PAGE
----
The Latest: Bolton says US not isolationist

The Latest: Bolton says US not isolationist

The 11th Hour of the 11th Day of the 11th month — 100 Years Ago

People caught up in a momentous event dont always realise its historical significance at the time. Not so the 1918 armistice. Ive just read every edition of The Times for the week beginning November 11, 1918. The overwhelming feeling its articles convey is of people hugely aware of their responsibility to create a happier world.

Among those articles are substantial essays by the papers music and theatre critics on the directions their art forms might take in peace time. They are fascinating, because so many of their points strike a chord today.

The First World War ended 100 years ago this month on November 11, 1918, at 11 a.m. Nearly 20 million people had perished since the war began on July 28, 1914.

In early 1918, it looked as if the Central Powers — Austria-Hungary, Germany, Bulgaria and the Ottoman Empire — would win.

Czarist Russia gave up in December 1917. Tens of thousands of German and Austrian soldiers were freed to redeploy to the Western Front and finish off the exhausted French and British armies.

The late-entering United States did not declare war on Germany and Austria-Hungary until April 1917. Six months later, America had still not begun to deploy troops in any great number.

Then, suddenly, everything changed. By summer 1918, hordes of American soldiers began arriving in France in unimaginable numbers of up to 10,000 doughboys a day. Anglo-American convoys began devastating German submarines. The German high commands tactical blunders stalled the German offensives of spring 1918 — the last chance before growing Allied numbers overran German lines.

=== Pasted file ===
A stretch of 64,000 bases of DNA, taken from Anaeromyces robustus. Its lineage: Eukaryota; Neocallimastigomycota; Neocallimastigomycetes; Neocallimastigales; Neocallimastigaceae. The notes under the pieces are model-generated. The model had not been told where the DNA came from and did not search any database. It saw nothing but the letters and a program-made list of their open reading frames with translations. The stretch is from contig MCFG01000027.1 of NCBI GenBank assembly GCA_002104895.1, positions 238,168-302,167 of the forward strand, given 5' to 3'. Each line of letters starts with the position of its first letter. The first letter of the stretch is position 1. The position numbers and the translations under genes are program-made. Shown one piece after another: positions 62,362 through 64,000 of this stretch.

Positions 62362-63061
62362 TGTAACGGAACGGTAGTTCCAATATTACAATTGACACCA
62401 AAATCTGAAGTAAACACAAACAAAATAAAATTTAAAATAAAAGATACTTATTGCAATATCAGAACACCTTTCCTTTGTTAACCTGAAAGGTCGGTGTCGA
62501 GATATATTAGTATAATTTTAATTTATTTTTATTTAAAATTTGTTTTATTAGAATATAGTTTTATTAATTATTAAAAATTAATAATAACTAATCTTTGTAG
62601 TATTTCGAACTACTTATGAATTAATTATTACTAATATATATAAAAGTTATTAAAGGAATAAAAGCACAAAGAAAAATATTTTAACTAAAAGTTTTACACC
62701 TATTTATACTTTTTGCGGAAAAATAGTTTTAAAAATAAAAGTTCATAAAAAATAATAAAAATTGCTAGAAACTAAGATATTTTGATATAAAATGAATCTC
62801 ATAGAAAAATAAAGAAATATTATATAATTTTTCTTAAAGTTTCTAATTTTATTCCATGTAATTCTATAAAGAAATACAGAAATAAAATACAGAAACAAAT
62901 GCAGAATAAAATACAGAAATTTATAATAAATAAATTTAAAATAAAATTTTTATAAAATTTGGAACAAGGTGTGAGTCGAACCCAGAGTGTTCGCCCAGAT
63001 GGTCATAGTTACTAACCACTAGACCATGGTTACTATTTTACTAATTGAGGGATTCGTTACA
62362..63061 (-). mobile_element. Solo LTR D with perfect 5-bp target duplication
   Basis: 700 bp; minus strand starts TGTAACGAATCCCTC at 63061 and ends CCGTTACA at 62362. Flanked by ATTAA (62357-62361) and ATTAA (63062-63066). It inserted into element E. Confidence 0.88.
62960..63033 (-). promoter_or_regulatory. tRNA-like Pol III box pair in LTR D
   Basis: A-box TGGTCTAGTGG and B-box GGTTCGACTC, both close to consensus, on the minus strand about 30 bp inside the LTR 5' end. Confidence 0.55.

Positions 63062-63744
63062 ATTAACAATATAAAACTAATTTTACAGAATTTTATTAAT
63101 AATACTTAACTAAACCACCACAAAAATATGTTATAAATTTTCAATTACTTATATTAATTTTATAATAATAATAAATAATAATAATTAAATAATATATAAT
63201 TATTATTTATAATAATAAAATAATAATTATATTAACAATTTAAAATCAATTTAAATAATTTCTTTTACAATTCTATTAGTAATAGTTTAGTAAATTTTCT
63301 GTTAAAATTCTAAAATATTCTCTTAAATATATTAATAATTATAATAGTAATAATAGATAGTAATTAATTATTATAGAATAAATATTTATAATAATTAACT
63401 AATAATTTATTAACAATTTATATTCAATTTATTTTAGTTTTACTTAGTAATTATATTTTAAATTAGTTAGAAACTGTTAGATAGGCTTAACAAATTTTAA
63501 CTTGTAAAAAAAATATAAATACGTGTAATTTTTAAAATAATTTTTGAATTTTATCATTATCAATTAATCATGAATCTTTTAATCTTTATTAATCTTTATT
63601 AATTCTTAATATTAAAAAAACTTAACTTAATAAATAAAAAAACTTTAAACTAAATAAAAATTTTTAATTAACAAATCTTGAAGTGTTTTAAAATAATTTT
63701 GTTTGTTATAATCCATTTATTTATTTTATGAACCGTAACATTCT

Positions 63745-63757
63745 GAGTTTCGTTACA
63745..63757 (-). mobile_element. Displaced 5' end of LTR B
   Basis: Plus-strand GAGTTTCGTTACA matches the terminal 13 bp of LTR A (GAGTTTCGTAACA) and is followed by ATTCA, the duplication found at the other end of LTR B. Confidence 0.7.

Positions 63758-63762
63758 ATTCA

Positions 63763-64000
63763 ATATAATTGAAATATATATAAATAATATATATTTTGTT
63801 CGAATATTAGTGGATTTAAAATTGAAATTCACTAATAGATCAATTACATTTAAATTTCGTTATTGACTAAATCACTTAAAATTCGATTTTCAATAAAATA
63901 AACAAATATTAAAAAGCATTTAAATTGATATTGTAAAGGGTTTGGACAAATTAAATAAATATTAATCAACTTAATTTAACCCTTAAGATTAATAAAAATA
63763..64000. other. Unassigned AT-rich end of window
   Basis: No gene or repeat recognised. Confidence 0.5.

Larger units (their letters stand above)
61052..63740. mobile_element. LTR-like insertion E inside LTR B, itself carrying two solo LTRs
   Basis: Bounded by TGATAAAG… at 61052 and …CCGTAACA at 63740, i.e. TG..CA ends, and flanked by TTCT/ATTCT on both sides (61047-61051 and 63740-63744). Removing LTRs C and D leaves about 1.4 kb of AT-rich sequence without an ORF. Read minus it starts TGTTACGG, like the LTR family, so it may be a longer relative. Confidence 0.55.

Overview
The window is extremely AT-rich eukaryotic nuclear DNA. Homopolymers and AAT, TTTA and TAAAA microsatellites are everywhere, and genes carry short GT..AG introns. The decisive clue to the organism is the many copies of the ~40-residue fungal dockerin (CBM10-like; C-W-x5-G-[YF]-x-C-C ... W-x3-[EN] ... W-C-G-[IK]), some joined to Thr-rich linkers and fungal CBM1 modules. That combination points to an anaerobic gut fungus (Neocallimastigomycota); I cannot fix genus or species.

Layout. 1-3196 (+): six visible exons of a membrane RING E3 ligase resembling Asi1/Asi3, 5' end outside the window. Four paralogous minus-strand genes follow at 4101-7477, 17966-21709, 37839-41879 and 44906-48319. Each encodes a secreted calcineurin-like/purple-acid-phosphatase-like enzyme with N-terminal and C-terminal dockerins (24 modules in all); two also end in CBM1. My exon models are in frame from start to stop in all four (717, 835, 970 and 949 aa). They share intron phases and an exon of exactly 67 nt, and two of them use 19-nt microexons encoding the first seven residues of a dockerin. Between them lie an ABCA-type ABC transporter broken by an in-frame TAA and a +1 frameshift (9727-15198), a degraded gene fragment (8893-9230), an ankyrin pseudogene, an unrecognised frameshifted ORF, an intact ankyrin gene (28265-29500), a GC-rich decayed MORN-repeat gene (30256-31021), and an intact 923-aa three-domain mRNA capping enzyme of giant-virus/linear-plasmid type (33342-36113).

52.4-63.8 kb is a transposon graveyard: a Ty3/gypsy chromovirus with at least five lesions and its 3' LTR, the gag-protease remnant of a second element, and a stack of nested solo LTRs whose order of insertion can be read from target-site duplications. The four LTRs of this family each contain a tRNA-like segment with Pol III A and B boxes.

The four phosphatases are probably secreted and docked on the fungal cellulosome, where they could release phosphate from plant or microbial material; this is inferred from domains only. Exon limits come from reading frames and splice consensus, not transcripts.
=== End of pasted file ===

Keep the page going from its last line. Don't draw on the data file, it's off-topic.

Nonetheless, World War I strangely ended with an armistice — with German troops still well inside France and Belgium. Revolution was brewing in German cities back home.

The three major Allied victors squabbled over peace terms. Americas idealist president, Woodrow Wilson, opposed an Allied invasion of German and Austria to occupy both countries and enforce their surrenders.

By the time the formal Versailles Peace Conference began in January 1919, millions of soldiers had gone home. German politicians and veterans were already blaming their capitulation on “stab-in-the-back” traitors and spreading the lie that their armies lost only because they ran out of supplies while on the verge of victory in enemy territory.

The Allied victors were in disarray. Wilson was idolized when he arrived in France for peace talks in December 1918 — and was hated for being self-righteous when he left six months later.

The Treaty of Versailles proved a disaster, at once too harsh and too soft. Its terms were far less punitive than those the victorious Allies would later dictate to Germany after World War II. Earlier, Germany itself had demanded tougher concessions from a defeated France in 1871 and Russia in 1918.

In the end, the Allies proved unforgiving to a defeated Germany in the abstract but not tough enough in the concrete.

One ironic result was that the victorious but exhausted Allies announced to the world that they never wished to go to war again. Meanwhile, the defeated and humiliated Germans seemed all too eager to fight again soon to overturn the verdict of 1918.

The consequence was a far bloodier war that followed just two decades later. Eventually, “the war to end all wars” was rebranded “World War I” after World War II engulfed the planet and wiped out some 60 million lives.


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